Your feet are probably the most important 'tools' when you are out walking or hiking so it's important to look after them. There are numerous things you can do but it all begins with choosing the correct hiking boots, as poorly fitting and inadequate footwear is probably the biggest cause of all foot injuries.
Choosing The Right Hiking Boots
Many novices fall into the trap of buying a pair of hiking boots or walking shoes without trying them on first. Often they'll buy simply on the basis of brand recommendations and design features yet it is imperative that you try them on first or you'll run the risk of suffering injury when out walking. You need to ensure that your boots or shoes feel 'right' and to establish that when wearing the same socks you'll be using for hiking. You'll want to leave enough room to allow your toes to wiggle and there should be enough space between your longest toe and the tip of the boot (usually about the width of a finger). Your heel should be able to plant itself firmly in the heel cup and should not be able to slide around in the boot when hiking. And you should not be able to feel any seams or stitching either.
Once you've established which are the most comfortable shoes or boots for you, then you should wear them around the house for a few days and, if they still feel comfy, try a little walking, e.g. to the nearby shops or your local park first so they can get used to molding themselves to the shape of your feet. This 'breaking in' process is particularly important if you've chosen footwear made of leather as this can be notoriously stiff at first. Moisture wicking synthetic or woollen socks, not cotton, should be worn. Some people prefer to wear one pair of socks for hiking whilst others prefer a thin lining pair over which they wear an outer sock. However, if you intend wearing a double layer, make sure that the boots or shoes you choose will accommodate that.
Caring for Your Toenails And Foot Care
Foot care extends to toenails, which should be trimmed straight across the nail and not rounded at the corners. Your big toe, in particular, is more prone to you incurring an ingrowing toenail so you should leave an extra bit of nail on the outside corner to prevent that. Once you've clipped your toenails, smooth the nail down with a file to remove rough edges. Toenails which are too long can cause pressure on the bed of the nail which can result in extreme discomfort and pain if you're hiking.
Caring for the Skin on Your Feet And Hiking
Some people believe that having thick, callused skin on your feet prevents blisters but this isn't true and blisters underneath calluses can be very hard to drain and treat. A callus file and moisture cream can soften problem areas for good foot care, and also helps to heal cracks in the skin of your feet, especially on your heels. If these cracks aren't treated, they can split open and infection can result in the tissue underneath.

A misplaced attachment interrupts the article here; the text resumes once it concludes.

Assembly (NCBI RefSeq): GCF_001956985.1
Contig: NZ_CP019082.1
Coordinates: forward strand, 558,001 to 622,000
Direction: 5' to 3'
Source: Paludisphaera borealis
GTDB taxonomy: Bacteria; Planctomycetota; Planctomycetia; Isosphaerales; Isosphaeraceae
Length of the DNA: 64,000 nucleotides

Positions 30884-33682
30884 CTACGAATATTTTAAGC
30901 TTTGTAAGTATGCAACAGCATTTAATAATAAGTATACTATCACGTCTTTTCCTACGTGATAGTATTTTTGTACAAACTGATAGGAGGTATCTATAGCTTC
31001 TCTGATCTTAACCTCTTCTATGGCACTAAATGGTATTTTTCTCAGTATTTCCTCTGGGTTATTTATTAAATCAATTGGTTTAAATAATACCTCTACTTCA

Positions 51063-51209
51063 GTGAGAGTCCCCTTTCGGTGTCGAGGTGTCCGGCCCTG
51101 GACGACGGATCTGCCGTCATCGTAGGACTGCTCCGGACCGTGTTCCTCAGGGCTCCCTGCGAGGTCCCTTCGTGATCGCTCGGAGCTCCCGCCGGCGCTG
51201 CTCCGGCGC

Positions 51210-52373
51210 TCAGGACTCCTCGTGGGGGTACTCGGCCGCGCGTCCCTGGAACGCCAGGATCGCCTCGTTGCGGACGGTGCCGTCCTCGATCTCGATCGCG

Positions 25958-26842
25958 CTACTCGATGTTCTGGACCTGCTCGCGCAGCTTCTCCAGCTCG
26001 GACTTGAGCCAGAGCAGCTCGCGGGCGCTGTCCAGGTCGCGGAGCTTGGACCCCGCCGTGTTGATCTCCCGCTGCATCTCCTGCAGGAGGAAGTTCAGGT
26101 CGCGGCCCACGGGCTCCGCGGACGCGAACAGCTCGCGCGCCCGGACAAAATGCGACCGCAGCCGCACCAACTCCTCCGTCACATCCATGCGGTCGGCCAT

Blister Prevention And Hiking
The prevention of blisters can often come down to a personal choice. In addition to ensuring you have well fitting hiking boots or walking shoes and socks, you'll find a vast array of blister prevention products and taping techniques and you should experiment with a few to find one that suits you. Early awareness can also help and you should stop walking if you feel a blister coming on and treat it as soon as possible. It may be caused by some grit or dirt that has got in to your hiking boot and is rubbing against your skin, for example, so you should always stop and fix things as soon as you think there's a problem, otherwise walking on with blisters can be extremely painful and can even reach the stage where you feel as if you can walk no further.
Resting Your Feet When Walking
When it's time to stop for lunch when you're walking, or if you've reached your day's destination and are, perhaps, setting up camp for the night, take your hiking boots and socks off and give your feet a chance to rest and breathe. They'll appreciate the fresh air and direct sunlight. In a camp situation, wearing flip flops or sandals will allow your feet to recuperate better and, if you're resting, elevating your feet will also help to reduce swelling.
Foot Care Kits For Hiking
Carrying a small foot care kit in a Ziploc bag is not going to take up much room and will give you much relief from the problems associated with walking. Things like blister patches, a safety pin to drain blisters, a choice of powder or lubricant etc. can often help relieve foot problems before they get out of control and makes for excellent foot care that can feel blissful.
Share Your Story, Join the Discussion or Seek Advice..
Airing your feet out when you can is a very good suggestion, although if you put them in a stream to cool off, dry them thoroughly before putting socks back on. Flip-flops in camp is an excellent idea, offering protection as well as comfort. Make sure, too, that your boots are dry before putting them on in the morning, and have clean, dry socks daily.
Pete - 26-Sep-12 @ 11:12 AM
An old trick that my father taught me is to put talcum powder on your feet before you put the socks on, and then sprinkle more talcum powder inside the hiking boot. This absorbs the moisture that comes from walking and helps you feet feel dry. Without moisture there's less rubbing, so there's less chance of blisters and you just feel more comfortable. I still do it and it';s always worked well for me.